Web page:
Wednesday, March 05, 2008

Pricing Carbon

Putting a Price on Carbon By Phil Davies (image from What is the difference between a cap & trade method for reducing emissions and a tax? Not much. Economically, it will do the same thing, an equilibrium price will be obtained and, as I am learning from economics at BGI, the tax burden will be borne by the party (buyers or sellers) least able to avoid them; the party least sensitive to price changes. Politically, the answer is different, and that is what the author delves into in some detail...seeking to determine the best way to achieve what will be the same outcome no matter what is done.

According to a recent article in Agence France-Presse,
US ready for 'binding' reductions of greenhouse gases.

I for one, do not believe "we" are. There is a pretty big caveat in the language used by the US representatives,
Daniel Price, assistant to President George W. Bush for International Economic Affairs and James Connaughton, chairman of the White House's Council on Environmental Quality. If the developing economies (China & India) are not part of the agreement, we'll take our carbon intensity and go home. Of course, it's not that simple. From the article:
But critics of the US position say that trying to force China and India into accepting binding commitments of greenhouse gases is neither realistic or fair.
"It isn't going to happen," said Stephan Singer, a climate change expert at the World Wildlife Fund.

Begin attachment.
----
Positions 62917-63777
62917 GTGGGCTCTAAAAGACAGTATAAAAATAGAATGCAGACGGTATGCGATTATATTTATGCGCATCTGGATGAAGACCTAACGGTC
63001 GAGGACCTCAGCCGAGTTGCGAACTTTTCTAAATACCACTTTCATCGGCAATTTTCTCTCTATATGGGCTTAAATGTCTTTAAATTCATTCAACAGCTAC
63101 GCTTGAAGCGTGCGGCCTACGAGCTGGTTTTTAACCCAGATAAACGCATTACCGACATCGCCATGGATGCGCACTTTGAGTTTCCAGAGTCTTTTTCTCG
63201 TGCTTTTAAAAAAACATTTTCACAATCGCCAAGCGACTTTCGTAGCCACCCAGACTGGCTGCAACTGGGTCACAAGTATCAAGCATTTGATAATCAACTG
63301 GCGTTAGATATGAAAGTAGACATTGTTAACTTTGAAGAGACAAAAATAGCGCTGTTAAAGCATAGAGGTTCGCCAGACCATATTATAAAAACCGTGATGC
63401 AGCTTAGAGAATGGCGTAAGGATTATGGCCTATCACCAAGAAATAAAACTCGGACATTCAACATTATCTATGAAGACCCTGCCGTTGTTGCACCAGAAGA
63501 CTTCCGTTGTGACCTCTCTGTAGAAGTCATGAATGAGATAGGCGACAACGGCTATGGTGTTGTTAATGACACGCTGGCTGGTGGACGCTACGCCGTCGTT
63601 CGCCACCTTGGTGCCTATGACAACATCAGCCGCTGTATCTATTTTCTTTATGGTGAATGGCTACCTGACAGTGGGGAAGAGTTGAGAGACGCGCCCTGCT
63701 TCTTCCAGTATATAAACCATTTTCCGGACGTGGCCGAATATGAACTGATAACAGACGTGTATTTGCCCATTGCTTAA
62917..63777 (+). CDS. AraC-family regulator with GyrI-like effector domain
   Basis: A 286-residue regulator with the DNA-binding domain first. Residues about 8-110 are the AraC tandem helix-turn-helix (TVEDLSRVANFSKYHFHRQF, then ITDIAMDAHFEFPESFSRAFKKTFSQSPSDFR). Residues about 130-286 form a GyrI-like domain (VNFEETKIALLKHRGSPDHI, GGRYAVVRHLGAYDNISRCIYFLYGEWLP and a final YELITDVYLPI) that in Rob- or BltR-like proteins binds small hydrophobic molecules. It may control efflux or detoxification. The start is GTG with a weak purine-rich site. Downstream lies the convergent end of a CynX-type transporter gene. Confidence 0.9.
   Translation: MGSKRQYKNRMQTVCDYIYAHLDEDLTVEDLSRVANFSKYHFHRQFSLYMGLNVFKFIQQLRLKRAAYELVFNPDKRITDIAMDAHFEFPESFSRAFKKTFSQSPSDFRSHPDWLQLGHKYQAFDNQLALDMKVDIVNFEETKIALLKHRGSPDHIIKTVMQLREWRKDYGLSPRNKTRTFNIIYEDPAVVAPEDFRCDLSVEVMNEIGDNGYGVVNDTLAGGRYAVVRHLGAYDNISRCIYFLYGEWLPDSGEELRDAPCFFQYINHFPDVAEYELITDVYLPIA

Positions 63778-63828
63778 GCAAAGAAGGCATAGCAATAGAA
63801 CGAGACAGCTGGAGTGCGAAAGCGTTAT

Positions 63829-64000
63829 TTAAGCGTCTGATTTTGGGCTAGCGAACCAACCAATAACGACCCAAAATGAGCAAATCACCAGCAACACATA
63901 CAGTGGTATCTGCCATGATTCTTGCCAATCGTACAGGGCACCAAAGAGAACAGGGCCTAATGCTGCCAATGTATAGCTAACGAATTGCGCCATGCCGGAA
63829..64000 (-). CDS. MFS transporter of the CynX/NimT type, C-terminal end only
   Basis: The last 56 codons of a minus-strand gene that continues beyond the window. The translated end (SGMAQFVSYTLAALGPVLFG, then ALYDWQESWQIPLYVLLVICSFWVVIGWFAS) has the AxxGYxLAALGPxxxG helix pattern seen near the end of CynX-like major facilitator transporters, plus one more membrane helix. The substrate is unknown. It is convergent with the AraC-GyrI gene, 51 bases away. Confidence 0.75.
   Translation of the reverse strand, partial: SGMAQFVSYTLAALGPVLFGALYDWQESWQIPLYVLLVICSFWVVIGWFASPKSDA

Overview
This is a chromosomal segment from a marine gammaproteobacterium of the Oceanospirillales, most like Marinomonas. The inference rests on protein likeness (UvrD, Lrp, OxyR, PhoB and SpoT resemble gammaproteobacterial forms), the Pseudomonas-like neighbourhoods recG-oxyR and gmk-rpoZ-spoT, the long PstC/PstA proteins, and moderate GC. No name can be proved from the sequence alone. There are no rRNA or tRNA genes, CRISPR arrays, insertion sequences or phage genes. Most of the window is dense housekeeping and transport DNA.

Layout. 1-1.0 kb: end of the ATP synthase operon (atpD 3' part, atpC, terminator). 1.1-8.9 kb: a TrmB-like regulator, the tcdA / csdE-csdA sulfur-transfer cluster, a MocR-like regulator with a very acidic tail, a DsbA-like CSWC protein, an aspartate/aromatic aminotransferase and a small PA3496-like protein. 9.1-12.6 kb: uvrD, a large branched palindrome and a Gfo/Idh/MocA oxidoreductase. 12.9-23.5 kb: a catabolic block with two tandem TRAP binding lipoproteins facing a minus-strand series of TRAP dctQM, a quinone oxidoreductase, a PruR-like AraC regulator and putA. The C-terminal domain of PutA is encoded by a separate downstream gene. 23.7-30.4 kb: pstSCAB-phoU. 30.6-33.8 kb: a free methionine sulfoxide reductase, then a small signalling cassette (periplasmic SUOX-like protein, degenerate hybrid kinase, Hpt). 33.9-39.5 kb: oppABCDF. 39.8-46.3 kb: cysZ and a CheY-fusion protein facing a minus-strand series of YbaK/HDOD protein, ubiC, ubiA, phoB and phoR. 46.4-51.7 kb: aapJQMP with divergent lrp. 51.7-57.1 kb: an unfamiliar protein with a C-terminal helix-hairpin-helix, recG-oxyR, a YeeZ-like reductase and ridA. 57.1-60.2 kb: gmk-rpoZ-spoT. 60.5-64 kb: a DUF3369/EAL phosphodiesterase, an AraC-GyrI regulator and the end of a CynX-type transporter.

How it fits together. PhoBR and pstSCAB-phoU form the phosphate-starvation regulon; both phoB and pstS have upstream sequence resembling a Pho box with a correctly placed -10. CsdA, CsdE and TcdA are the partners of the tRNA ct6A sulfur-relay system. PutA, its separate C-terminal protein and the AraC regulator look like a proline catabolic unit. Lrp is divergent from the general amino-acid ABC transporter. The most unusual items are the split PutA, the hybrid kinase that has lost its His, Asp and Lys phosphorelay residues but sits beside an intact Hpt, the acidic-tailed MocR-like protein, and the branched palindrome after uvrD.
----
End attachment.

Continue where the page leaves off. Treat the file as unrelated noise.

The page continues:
He points to the fact that China's per capita output of greenhouse gases is far below either the United States, which has the highest levels in the world, or Europe.
"Why should they (China and India) do something when the United States has done nothing for the last eight years?", he said.
Good point. Prisoner's Dilemma anyone?

More recently, Point Carbon has announced that the Global 2008 carbon market expected up 56 percent. So, does this mean there may be a better financial impetus for the US to get in on this game? Are US firms that have made investments in low carbon technologies ready to make some money? Are we missing out?

Carbon trade should also rise in the United States, by many counts the world's largest greenhouse gas polluter, as it edges toward mandatory greenhouse markets.
Ten states in the U.S. Northeast will start regulating the main greenhouse gas carbon dioxide from power plants starting next year, but forward trade has already begun.
What will happen to electricity rates in the already expensive Northeast? Will the price of carbon help create additional efficiency initiatives at the commercial and personal level? This is the start of internalizing the externalities associated with carbon-based energy sources. What will the price signals create, in addition to market participant motivation. I can see the headlines now from the reactionaries, "Massive Job Loss Linked to CO2 Emissions Regulation; Leaders Advise Population to 'Stop Breathing'".

No comments: